Title: Mickler, Jacob E. to his Wife Sallie, December 7 ,1862- Tampa, Fla. (1 sheet, 2 leaves)
Full Citation
Permanent Link: http://ufdc.ufl.edu/UF00096059/00002
 Material Information
Title: Mickler, Jacob E. to his Wife Sallie, December 7 ,1862- Tampa, Fla. (1 sheet, 2 leaves)
Physical Description: Transcript
Creator: Mickler, Jacob E.
Publication Date: December 7, 1862
Subject: Civil War
Spatial Coverage: United States of America -- Florida -- Tampa
 Record Information
Bibliographic ID: UF00096059
Volume ID: VID00002
Source Institution: University of Florida
Holding Location: University of Florida
Rights Management: All rights reserved by the source institution and holding location.
Resource Identifier: Mickler19nm


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Tampa, Fla. Dec 7t, [18]62

My Darling Wife

The mail has just arrived and I have received a letter from you my precious one dated
Nov. 28th. How happy it makes me my sweet one to hear that you all are enjoying good
Health. I am truly sorry to hear that Charlie has been so dangerously sick. I am
confident my Dolly will do for him as for her own. The loss of him would be a great loss
to Ma- that you know so I need not tell my Dolly what to do for she will do her best.
Your Father and myself are well and at work every day. At first Darling I used to get so
tired. Now I do not. I am getting more accouston [accustomed] to it. We have got one
of the vessels nearly ready and will have the other ready for sea by the 18th I hope. I do
not think Darling we will leave this place before the 21st or 22nd of this month. I hope we
will spend our Christmas in Havana. We will get both Smacks ready and leave together
[sic] for Cuba. It is Sunday morning Darling and I am going to Church after I have
finished] this letter to you my sweet wife the mail leaves here about 2 o'clock this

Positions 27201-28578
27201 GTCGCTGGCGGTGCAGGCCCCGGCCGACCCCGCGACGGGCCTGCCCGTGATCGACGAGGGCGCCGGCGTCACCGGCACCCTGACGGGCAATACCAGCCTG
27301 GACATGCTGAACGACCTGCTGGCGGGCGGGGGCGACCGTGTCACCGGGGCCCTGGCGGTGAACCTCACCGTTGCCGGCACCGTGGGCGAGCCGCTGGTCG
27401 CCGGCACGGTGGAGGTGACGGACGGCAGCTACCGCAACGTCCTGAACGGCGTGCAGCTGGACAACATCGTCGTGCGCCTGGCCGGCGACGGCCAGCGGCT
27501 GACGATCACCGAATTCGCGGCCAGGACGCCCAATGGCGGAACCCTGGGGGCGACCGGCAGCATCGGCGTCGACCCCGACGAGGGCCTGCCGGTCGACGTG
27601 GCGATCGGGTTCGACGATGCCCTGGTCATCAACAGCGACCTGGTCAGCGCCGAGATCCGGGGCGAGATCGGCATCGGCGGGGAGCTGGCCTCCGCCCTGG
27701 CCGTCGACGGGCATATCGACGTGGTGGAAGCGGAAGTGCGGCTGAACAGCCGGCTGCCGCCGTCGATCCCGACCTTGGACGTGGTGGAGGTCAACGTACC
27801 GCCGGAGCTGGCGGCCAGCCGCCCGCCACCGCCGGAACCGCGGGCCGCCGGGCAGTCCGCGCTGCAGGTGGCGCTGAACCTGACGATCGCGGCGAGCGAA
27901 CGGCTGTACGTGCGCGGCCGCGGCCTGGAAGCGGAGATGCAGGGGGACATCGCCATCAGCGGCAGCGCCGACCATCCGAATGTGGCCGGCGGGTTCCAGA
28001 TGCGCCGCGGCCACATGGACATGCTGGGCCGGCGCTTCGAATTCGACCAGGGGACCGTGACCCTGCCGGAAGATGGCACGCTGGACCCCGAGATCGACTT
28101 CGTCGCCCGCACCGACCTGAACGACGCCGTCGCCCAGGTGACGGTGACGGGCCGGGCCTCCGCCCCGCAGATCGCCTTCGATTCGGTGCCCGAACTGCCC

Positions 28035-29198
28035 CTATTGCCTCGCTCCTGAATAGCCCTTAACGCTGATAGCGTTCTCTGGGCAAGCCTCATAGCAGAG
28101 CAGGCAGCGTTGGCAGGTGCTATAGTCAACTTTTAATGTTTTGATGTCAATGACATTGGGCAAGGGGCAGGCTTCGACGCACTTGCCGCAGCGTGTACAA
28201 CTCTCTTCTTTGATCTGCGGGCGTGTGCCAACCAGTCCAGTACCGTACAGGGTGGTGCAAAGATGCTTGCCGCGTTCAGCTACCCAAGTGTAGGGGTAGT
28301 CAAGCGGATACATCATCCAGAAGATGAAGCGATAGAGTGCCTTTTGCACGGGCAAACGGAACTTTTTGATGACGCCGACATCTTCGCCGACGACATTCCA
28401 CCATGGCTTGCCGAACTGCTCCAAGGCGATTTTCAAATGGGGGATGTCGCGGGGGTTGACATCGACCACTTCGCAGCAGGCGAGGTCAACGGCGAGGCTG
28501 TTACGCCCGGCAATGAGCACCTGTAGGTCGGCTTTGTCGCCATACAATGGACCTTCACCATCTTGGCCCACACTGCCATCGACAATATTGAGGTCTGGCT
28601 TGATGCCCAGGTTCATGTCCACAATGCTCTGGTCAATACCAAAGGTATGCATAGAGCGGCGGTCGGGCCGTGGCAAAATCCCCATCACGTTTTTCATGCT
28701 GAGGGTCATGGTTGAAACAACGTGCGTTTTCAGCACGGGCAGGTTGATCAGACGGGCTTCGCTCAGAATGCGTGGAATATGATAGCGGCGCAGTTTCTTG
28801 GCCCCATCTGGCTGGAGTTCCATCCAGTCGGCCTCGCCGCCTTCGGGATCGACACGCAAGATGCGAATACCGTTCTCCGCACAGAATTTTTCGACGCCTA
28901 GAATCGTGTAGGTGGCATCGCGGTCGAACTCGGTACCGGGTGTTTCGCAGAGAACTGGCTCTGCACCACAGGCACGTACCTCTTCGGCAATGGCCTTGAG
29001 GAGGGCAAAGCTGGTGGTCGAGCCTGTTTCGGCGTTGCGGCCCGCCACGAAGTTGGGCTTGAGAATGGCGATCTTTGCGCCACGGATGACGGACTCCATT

evening. I would have written to you last night my Darling but I expected a letter from
you by today's mail and was not disappointed. We are now painting the Smacks and
when we paint thier [sic] names upon there [sic] stems I will let you know which one I
and your Father will go in. We do not expect to return in the same vessels as they draw
too much water and carry too little. We will dispose of them and purchase two others of
less drawft [draft]. I expect Darling the one we will return in will endeavour to run into
Nassau river with a cargo of Salt- and the other will try and get into St. Marks near
Tallahassee. Oh Darling what quantities of Oranges we get here. I wish you all had
some we have now some two or three dozen in my trunk. Your Father and myself I know
have eat[en] some eight or ten dozen since we have been here. We b[u]y them for three
or four cents apiece. Oysters and Fish we have on the table at every meal. I generally eat
nothing else. In regard to the blockading vessels of this port there is only one My Darling
and that is a sailing bark and she we don't care anything about as we will leave here in
the night. Your Father sends a great deal of love to you all Darling and he is so lonesome
especially today. My love to all Darling- and you must continue to write to me my sweet
One. I will write to you again about next Friday or Sunday- good bye Darling for the

Your Husband
Jacob E. Mickler

Transcribed by Nicole J. Milano, University of Florida, 2009

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